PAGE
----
The White House and Treasury officials told us this infusion of cash was necessary to enable the IRS to go after rich tax evaders and corporations.
It may come as a surprise, then, that the IRS is proposing to direct new scrutiny at underreported tips by waitresses, barbers, and bartenders.
Tipped employees are currently required to pay both federal income taxes and payroll taxes on the tips they receive. Workers report tips to their employers, who pay the 15.3% payroll tax to the IRS on the employee’s behalf and adjust employee wage withholding to account for the taxes workers owe on tips.
To ensure compliance, many employers participate in tip-reporting programs with the IRS.
But now the IRS is attempting to replace existing programs with a more far-reaching and invasive program that would, for example, require employers to use point-of-sale systems to record all sales subject to tipping. Employers in the program would then be required to use these electronically recorded transactions to create detailed annual employee tipping reports for the IRS.
To stay compliant with the program, employers would be required to report tips exceeding a minimum threshold that includes all electronic tips charged, plus an estimate of tips paid in cash, calculated based on the amount of sales that were subject to cash tips.
The issue here isn’t the fairness or unfairness of the IRS cracking down on underreported tips. As the feds keep blowing out the spending, everyone must bear the burden of the taxes they legally owe.
The reason the new scrutiny on tips is troubling is because it shows that the IRS secured $80 billion of new funding under false—or at least misleading—pretenses.
Proponents repeatedly told us that the massive boost in IRS enforcement funding was meant to crack down on rich taxpayers and corporations. Small businesses and Americans making less than $400,000 were led to believe they had nothing to worry about, as the new funding wouldn’t be used against them.
The White House claimed the IRS funding would “crack down on wealthy people and large corporations that cheat on their taxes.”
And yet, here we are talking about waiters’ and waitresses’ tips.
The IRS’ increased scrutiny on tipped workers isn’t a mistake. It’s an attempt to shore up what the agency sees as a significant weakness in its enforcement. The IRS has estimated that 10% of the underreported individual income-tax gap is from tips, even though tipping income accounts for a fraction of a percent of U.S. income.
Tipped employees aren’t the only non-millionaires that the IRS has in its sights.
IRS reports suggest that self-employed Americans and non-corporate small businesses account for about eight times as much underreported income taxes as corporations with at least $10 million in assets.
But a campaign arguing for doubling the size of the IRS to crack down on waitresses, gig workers, and small businesses would have been a public relations nightmare. So, instead they sold us on the fantasy that the government could dramatically increase spending, but 98% of Americans wouldn’t be asked to pay another dime.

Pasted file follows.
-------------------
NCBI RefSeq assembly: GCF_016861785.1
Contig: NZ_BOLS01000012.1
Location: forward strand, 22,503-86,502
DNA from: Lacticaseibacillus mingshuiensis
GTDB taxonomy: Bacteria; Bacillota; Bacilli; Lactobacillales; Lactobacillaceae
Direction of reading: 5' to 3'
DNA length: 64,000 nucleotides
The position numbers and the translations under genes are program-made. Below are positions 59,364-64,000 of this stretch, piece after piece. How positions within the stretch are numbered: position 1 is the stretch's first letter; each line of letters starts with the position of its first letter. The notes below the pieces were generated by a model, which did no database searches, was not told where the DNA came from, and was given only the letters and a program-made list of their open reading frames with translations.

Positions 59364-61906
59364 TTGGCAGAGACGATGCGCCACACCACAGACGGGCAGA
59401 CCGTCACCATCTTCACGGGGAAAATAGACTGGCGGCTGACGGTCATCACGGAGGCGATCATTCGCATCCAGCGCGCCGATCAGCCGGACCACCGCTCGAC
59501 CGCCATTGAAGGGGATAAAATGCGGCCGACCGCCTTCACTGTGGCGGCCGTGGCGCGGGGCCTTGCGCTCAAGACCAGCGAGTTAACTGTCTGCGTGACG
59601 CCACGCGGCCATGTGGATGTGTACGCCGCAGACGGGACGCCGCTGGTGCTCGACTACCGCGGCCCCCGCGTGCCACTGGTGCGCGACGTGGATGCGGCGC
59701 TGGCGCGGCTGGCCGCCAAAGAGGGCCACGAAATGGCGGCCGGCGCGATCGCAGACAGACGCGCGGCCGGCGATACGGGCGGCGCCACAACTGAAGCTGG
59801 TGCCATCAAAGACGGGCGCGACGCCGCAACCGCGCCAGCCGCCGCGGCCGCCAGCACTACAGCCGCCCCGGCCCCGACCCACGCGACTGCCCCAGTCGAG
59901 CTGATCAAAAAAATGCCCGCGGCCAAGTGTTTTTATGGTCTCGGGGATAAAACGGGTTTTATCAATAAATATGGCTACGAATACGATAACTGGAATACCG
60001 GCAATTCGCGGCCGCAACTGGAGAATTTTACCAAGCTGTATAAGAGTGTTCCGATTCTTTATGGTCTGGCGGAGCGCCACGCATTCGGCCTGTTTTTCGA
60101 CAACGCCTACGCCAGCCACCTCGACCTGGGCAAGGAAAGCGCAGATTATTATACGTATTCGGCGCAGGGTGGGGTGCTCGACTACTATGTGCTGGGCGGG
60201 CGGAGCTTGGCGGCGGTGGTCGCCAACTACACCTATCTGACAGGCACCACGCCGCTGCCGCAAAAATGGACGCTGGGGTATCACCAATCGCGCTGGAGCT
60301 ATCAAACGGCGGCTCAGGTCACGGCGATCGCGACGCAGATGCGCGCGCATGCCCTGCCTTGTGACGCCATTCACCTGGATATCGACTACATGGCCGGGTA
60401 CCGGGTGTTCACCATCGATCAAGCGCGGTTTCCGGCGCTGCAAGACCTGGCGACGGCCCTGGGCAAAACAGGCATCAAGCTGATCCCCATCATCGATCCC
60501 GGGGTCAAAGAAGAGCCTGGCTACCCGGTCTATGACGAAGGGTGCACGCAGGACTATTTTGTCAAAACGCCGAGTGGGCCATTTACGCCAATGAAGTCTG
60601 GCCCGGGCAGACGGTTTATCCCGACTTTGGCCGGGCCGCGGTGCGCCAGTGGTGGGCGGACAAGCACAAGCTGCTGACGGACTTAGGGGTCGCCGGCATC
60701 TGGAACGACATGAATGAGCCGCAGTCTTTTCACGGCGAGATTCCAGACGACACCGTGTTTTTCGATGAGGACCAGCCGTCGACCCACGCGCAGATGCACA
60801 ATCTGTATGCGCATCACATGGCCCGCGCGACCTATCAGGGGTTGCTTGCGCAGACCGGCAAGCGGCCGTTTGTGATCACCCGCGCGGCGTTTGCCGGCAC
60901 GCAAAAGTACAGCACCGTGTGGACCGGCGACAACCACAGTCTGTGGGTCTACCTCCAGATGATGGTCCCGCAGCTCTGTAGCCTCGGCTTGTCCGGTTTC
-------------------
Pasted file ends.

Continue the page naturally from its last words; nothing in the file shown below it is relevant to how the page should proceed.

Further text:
So, how can the IRS square its past claims with its current actions?
It points to the fine print.
The proposed tip-reporting changes illustrate a few ways the IRS can make middle-class and small businesses pay more in taxes without technically increasing audit rates on people making less than $400,000.
If the IRS thinks that waitresses are underreporting their tips, the agency doesn’t have to audit the waitresses, it can instead pressure the restaurants into doing its dirty work for it.
If the restaurant doesn’t give the IRS detailed reports that show what it wants to see, then the agency can subject the business to a compliance review.
The IRS defines a compliance review as “a review or other inspection of a Service Industry Employer’s books, records and filed federal tax and information returns [related to its participation in the tip-reporting program].”
Now, that may sound a bit like an audit to you, but the IRS has its bases covered. In the same definition, the IRS stipulates that compliance reviews are not audits or examinations.
The IRS can use the power to define what does and doesn’t count as an audit to help prevent audit rates on middle-income Americans and small businesses from rising.
Even if compliance reviews were counted as audits, many would be performed on restaurants and businesses with more than $400,000 of income per year, meaning the IRS wouldn’t count those as audits of “small businesses.”
The IRS and the White House know this arbitrary $400,000 cutoff is a very narrow definition of small business. The IRS itself classifies businesses as small businesses if they have less than $10 million of assets.
Despite the rhetoric, the IRS always intended to leave the door open to going after everyone from local shop owners to delivery guys to roofing companies to waitresses.
Voluntary compliance is the key to tax collections, and public trust is a necessary part of achieving it. The IRS has deeply damaged public trust by participating in a bait-and-switch.
It is incumbent on the incoming IRS commissioner to restore that trust by being straight with the American people, and Congress must hold the IRS to that standard.
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